What is Gout?

Gout - Feet

Gout is a common form of inflammatory arthritis that is very painful. It often affects one joint at a time. There are no cures for gout but you can treat and manage the condition.

What Causes Gout?

It is caused by a condition known as hyperuricemia, where there is too much uric acid in the body. The body makes uric acid when it breaks down purines which are found in your body and in the foods you eat. When there is too much uric acid in the body, uric acid crystals build up which can cause gout.

Gout flares can occur suddenly and last for weeks. Gout is often found in the big toe but can frequently occur in the knee and ankle.

Signs and Symptoms of Gout

  • Intense joint pain
  • Swelling
  • Redness
  • Warmth

What Increases your Chances of Gout?

  • Being male
  • Obesity
  • Taking diuretics
  • Having certain health conditions
    • Congestive heart failure
    • High blood pressure
    • Diabetes
    • Poor kidney function
  • Consuming food or drinks high in fructose
  • Consuming purine-rich food
    • Red meat
    • Organ meat
    • Anchovies
    • Sardines
    • Mussels
    • Scallops
    • Trout
    • Tuna

Gout Treatment

Gout can be treated and managed with medical treatment and self-management strategies. Speak with your healthcare provider for a recommended treatment plan.

Dr. Ashley Fuentes is the Newest Doctor to Join Our Practice

Ashley Fuentes, MD

Dr. Fuentes attended Case Western Reserve University for her undergraduate studies and received her Bachelor’s degree in Biology with a minor in Sports Medicine, Chemistry, and Psychology. She then received a Master of Science in Biomedical Sciences from Touro College New York. She obtained her medical degree from Ohio University Heritage College of Osteopathic Medicine in 2016.

Dr. Fuentes completed her Family Medicine Residency training at University Hospitals Parma Medical Center and Cleveland Medical Center in June 2019 and is eager to start practicing. Although she will be doing both outpatient and inpatient general Family Medicine, she has a special place in her heart for osteopathic manipulative treatment, obesity medicine/weight loss management, women’s health, sports medicine, and pediatrics. She also believes in supporting patients to be their own best advocates.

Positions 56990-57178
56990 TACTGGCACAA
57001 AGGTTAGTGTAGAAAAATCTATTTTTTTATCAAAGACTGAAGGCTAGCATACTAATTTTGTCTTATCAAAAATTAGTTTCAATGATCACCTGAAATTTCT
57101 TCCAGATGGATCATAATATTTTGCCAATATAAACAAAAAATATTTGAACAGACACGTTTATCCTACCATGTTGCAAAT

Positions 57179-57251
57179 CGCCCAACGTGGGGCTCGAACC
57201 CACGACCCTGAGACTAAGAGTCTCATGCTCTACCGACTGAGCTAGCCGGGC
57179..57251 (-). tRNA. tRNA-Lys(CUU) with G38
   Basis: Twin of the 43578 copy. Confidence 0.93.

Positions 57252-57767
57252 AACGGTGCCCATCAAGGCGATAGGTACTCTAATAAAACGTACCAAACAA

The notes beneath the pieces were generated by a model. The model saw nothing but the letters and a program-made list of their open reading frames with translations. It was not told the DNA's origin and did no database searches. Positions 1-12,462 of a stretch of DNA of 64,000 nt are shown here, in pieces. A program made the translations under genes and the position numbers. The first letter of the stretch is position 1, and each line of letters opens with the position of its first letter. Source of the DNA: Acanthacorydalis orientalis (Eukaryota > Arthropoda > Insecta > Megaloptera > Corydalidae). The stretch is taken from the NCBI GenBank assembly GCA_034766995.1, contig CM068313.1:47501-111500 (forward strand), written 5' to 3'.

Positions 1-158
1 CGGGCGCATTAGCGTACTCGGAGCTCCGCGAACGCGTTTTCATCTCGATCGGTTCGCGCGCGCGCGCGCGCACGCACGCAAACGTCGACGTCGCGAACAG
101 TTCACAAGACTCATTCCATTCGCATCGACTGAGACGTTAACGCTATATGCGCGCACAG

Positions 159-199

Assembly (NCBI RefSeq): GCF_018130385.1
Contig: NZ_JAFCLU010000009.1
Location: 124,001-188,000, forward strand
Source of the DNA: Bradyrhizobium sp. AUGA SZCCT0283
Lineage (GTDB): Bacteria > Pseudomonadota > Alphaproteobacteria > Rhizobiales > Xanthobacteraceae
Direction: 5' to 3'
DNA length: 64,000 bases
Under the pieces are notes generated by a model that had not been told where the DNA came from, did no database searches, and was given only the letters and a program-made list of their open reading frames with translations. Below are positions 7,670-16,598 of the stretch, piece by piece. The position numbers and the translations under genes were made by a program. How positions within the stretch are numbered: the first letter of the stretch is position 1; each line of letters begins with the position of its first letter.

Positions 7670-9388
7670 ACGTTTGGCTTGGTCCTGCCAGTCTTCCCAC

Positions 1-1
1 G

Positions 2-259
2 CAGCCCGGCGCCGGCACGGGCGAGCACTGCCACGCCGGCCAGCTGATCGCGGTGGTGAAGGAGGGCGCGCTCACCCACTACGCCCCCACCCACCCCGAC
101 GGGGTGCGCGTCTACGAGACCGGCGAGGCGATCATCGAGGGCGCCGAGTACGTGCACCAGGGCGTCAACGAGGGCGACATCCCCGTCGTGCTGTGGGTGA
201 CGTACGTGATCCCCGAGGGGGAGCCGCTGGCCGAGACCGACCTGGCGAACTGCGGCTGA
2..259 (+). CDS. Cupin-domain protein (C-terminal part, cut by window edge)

She is originally from Spanish Harlem in New York City, but moved to northeast Ohio in 2005. For leisure, she enjoys boxing, lifting weights, cooking, hiking, and spending time with her husband, family, and friends. She has two dogs, Pepper and Tonka.

Her full bio can be found under our “Staff” section of the website.

Stroke – Signs and Risk Factors

Stroke

A stroke is when something blocks blood flow to part of the brain or when a blood vessel in the brain bursts. This can cause brain damage, disability, and even death. Stroke is the fifth leading cause of death in the United States. High blood pressure, smoking, and having a history of a stroke increase a person’s chances of having a stroke.

Signs of a Stroke

  • Sudden numbness or weakness of the face, arms, or legs
  • Sudden confusion or trouble speaking or understanding others
  • Sudden trouble seeing in one or both eyes
  • Sudden trouble walking, dizziness, or loss of balance/coordination